Tokyo 2020 Olympic Dressage Preview

Celebrating Germany’s 13th Olympic Dressage team gold at the Rio 2016 Olympic Games: (L to R) Isabell Werth, Dorothee Schneider, Sönke Rothenberger and Kristina Bröring-Sprehe. (FEI/Richard Juilliart)

Tokyo 2020 Olympic Dressage Preview

Tokyo 2020 Olympic Dressage is ready to take place between the 24 and 25 July 2021. Here’s what to expect from the equestrian dressage competition in Tokyo.

Tokyo 2020 Olympic Dressage Teams

In this year’s Tokyo Olympic Games, there are 60 horse/athlete combinations taking part in the dressage discipline.

There will be 30 countries represented on the Olympic stage. 15 teams will take part in the team competition and 15 countries will be represented by individual athletes.

Team Germany are defending team champions and are chasing down their 14th Olympic Equestrian Dressage team title

In the history of Olympic Equestrian Dressage, dating back to 1912, Germany has long been the dominant force. They have taken 13 team and 7 individual titles in total.

Meanwhile, Team GB are also strong. Two returning Olympic gold medalist return to the stage in Britian’s team, also joined by a rising star in the sport.

Other teams to look out for include France, the USA, and the Netherlands, who have all had competitors place in Olympic medal positions more recently.

Tokyo 2020 Olympic Dressage Competitions

Defending the individual champion title is Team GB’s Charlotte Dujardin. She scooped double-gold with the infamous Valegro at London 2012 and individual gold at the Rio 2016 Olympic Games.

Dujardin and Valegro consistently set World Records throughout their spectacular career together and continue to hold all three World Records in Dressage (FEI Grand Prix, FEI Grand Prix Special and FEI Grand Prix Freestyle). At the London International Horse Show in 2014, they set the Grand Prix record at 87.460%,. They also posted a new Freestyle World Record when achieving 94.300% at the same event.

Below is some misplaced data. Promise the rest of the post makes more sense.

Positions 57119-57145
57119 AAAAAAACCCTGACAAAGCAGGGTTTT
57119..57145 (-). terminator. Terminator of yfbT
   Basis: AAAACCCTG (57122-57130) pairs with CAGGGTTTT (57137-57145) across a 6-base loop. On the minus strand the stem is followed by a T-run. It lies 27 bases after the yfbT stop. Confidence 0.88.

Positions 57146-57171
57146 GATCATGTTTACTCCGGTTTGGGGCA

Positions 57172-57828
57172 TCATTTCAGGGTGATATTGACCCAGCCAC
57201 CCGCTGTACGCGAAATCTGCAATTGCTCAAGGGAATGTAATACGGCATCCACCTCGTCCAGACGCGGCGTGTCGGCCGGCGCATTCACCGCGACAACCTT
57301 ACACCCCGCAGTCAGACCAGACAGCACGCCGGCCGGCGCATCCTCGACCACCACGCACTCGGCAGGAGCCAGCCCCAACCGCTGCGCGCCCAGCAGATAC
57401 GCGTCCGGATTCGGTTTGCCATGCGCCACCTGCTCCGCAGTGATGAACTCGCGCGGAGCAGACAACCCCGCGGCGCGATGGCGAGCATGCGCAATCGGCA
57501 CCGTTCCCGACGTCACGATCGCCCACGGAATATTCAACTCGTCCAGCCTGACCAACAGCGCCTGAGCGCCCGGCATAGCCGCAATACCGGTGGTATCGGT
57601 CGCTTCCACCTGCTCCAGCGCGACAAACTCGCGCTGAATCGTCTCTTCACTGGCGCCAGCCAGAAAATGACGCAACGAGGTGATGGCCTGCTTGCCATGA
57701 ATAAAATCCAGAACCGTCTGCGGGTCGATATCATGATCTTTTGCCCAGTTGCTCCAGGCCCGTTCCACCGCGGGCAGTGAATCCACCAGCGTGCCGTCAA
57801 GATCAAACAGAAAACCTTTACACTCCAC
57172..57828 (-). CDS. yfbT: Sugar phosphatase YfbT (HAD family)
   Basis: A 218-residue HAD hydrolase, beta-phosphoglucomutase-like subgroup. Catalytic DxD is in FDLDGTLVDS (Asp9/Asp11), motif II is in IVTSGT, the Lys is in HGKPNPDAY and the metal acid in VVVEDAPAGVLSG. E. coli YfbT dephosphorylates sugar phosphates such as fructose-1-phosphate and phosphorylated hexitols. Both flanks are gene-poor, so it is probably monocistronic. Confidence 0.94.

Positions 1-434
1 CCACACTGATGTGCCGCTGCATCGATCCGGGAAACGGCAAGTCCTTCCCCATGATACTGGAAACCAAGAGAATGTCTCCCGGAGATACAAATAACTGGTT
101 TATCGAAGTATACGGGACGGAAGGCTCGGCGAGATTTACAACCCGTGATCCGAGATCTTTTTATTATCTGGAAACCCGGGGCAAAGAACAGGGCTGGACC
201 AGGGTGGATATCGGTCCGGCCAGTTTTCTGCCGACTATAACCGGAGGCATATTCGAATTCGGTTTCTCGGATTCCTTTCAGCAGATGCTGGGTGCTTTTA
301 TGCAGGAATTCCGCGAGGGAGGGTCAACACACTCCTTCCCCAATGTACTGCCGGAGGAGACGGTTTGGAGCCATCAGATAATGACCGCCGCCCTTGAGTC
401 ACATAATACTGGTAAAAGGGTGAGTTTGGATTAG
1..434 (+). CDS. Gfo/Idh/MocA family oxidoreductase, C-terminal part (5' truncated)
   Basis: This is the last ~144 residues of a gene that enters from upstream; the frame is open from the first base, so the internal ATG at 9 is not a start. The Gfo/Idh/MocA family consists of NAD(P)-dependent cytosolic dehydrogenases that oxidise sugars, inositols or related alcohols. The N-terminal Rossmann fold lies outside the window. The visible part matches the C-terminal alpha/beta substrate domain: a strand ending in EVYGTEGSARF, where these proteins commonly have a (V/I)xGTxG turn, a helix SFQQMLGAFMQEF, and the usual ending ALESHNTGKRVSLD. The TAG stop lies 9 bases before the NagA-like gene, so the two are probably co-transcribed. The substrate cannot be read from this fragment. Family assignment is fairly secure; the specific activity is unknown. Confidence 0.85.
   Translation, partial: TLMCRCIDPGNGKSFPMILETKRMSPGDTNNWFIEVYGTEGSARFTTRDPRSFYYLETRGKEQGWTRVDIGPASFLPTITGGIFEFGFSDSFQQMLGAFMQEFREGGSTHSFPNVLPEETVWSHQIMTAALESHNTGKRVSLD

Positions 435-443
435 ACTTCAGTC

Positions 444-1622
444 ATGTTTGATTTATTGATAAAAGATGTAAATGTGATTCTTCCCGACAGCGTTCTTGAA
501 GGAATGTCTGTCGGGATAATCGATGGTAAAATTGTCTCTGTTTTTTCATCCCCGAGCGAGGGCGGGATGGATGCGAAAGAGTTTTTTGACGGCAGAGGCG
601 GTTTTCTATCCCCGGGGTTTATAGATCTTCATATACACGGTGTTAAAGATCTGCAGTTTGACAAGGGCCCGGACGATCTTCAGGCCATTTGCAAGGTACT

The Grand Prix Special World Record score of 88.022%, which they set at Hagen (GER) in 2012 has never been beaten.

However, this year Dujardin joins the Team GB Olympic Dressage Squad with new horse, Gio. Catching the Olympian’s eye in 2016, the chestnut gelding has proved himself, winning his debut international class at FEI GP level.

Team Germany’s Isabell Werth will be competing in her sixth Olympic Games. The most medalled athlete in the history of equestrian sport, she has 10 Olympic medals in her trophy cabinet and six of them are gold, the first awarded in Barcelona, Spain in 1992 and the last at Rio de Janeiro (BRA) in 2016

At Rio, Werth surpassed the record held for many years by The Netherlands’ Anky van Grunsven, who collected nine Olympic medals throughout her spectacular career.

A less obvious show stealer is Australia’s Mary Hanna. Equestrian fans from across the world are already putting their hearts behind this mother of two and grandmother of four. At the age of 66, she is tackling her sixth Olympics and has been part of the Olympic team since 1996 (ecx. Beijing 2008).

Meanwhile, Singapore makes history by entering their first athlete in equestrian sport to the Olympic Games. Caroline Chew will first Singaporean equestrian athlete to compete at an Olympic Games when she participates in Dressage competition.

Tokyo 2020 Dressage Schedule

Competition begins with the FEI Grand Prix test. All athletes must participate in the competition taking place on 24 and 25 July. This is a qualifier for team and inidividual competition. The qualification ranking will be decided by the results of all three team members.

Athletes compete in six groups, with three groups competing on each day. The composition of the groups is based on the FEI World Ranking list position of the athlete/horse combination on the date of definite entries (5 July 2021).

The top eight teams in the FEI Grand Prix qualifier will then go onto FEI Grand Prix Special (team competition) on 27 July. This will also act the second individual qualifier with the top 18 individuals then going through to the Freestyle Final (individual final) on 28 July.

During the period between the Team Qualifier (Grand Prix) and up to two hours before the start of the Team Final (Grand Prix Special), the Chef d’Equipe may substitute an athlete/horse combination. However, the substitute combination will not be entitled to compete in the FEI Grand Prix Freestyle.

The Freestyle to Music is a standalone competition to decide the individual champion.

How to Watch The Tokyo 2020 Olympic Dressage

Watch the Tokyo 2020 Olympic Dressage at or at

For the full viewing schedule, click here.

Header Image: Celebrating Germany’s 13th Olympic Dressage team gold at the Rio 2016 Olympic Games: (L to R) Isabell Werth, Dorothee Schneider, Sönke Rothenberger and Kristina Bröring-Sprehe. (FEI/Richard Juilliart)


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